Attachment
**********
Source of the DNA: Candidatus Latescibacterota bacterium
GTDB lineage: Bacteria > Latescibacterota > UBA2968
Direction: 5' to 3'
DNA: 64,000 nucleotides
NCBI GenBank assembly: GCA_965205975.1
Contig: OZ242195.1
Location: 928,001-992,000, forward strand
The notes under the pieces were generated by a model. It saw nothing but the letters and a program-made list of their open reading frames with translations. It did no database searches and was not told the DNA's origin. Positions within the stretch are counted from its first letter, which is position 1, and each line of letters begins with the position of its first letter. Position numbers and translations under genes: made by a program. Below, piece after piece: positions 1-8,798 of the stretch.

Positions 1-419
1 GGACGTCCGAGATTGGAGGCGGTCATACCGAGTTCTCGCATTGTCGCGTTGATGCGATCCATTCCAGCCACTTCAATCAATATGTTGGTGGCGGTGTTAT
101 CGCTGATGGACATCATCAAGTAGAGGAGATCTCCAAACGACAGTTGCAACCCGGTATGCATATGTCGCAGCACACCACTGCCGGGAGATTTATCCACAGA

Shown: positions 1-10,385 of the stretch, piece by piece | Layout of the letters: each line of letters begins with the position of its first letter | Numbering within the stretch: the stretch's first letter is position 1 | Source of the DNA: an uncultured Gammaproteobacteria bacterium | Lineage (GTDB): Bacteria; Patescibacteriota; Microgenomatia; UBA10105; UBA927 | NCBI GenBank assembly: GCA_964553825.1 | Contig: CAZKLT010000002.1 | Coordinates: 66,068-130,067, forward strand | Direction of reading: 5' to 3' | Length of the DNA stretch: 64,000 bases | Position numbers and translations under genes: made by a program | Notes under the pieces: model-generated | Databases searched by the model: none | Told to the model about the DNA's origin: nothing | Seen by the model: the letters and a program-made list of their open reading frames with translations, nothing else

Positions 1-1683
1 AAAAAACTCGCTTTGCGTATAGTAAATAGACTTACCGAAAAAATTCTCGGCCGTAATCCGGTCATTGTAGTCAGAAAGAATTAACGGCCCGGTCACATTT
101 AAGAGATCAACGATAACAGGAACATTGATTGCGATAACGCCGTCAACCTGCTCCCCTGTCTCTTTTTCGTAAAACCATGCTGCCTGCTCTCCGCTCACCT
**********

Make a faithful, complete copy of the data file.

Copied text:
Source of the DNA: Candidatus Latescibacterota bacterium
GTDB lineage: Bacteria > Latescibacterota > UBA2968
Direction: 5' to 3'
DNA: 64,000 nucleotides
NCBI GenBank assembly: GCA_965205975.1
Contig: OZ242195.1
Location: 928,001-992,000, forward strand
The notes under the pieces were generated by a model. It saw nothing but the letters and a program-made list of their open reading frames with translations. It did no database searches and was not told the DNA's origin. Positions within the stretch are counted from its first letter, which is position 1, and each line of letters begins with the position of its first letter. Position numbers and translations under genes: made by a program. Below, piece after piece: positions 1-8,798 of the stretch.

Positions 1-419
1 GGACGTCCGAGATTGGAGGCGGTCATACCGAGTTCTCGCATTGTCGCGTTGATGCGATCCATTCCAGCCACTTCAATCAATATGTTGGTGGCGGTGTTAT
101 CGCTGATGGACATCATCAAGTAGAGGAGATCTCCAAACGACAGTTGCAACCCGGTATGCATATGTCGCAGCACACCACTGCCGGGAGATTTATCCACAGA

Shown: positions 1-10,385 of the stretch, piece by piece | Layout of the letters: each line of letters begins with the position of its first letter | Numbering within the stretch: the stretch's first letter is position 1 | Source of the DNA: an uncultured Gammaproteobacteria bacterium | Lineage (GTDB): Bacteria; Patescibacteriota; Microgenomatia; UBA10105; UBA927 | NCBI GenBank assembly: GCA_964553825.1 | Contig: CAZKLT010000002.1 | Coordinates: 66,068-130,067, forward strand | Direction of reading: 5' to 3' | Length of the DNA stretch: 64,000 bases | Position numbers and translations under genes: made by a program | Notes under the pieces: model-generated | Databases searched by the model: none | Told to the model about the DNA's origin: nothing | Seen by the model: the letters and a program-made list of their open reading frames with translations, nothing else

Positions 1-1683
1 AAAAAACTCGCTTTGCGTATAGTAAATAGACTTACCGAAAAAATTCTCGGCCGTAATCCGGTCATTGTAGTCAGAAAGAATTAACGGCCCGGTCACATTT
101 AAGAGATCAACGATAACAGGAACATTGATTGCGATAACGCCGTCAACCTGCTCCCCTGTCTCTTTTTCGTAAAACCATGCTGCCTGCTCTCCGCTCACCT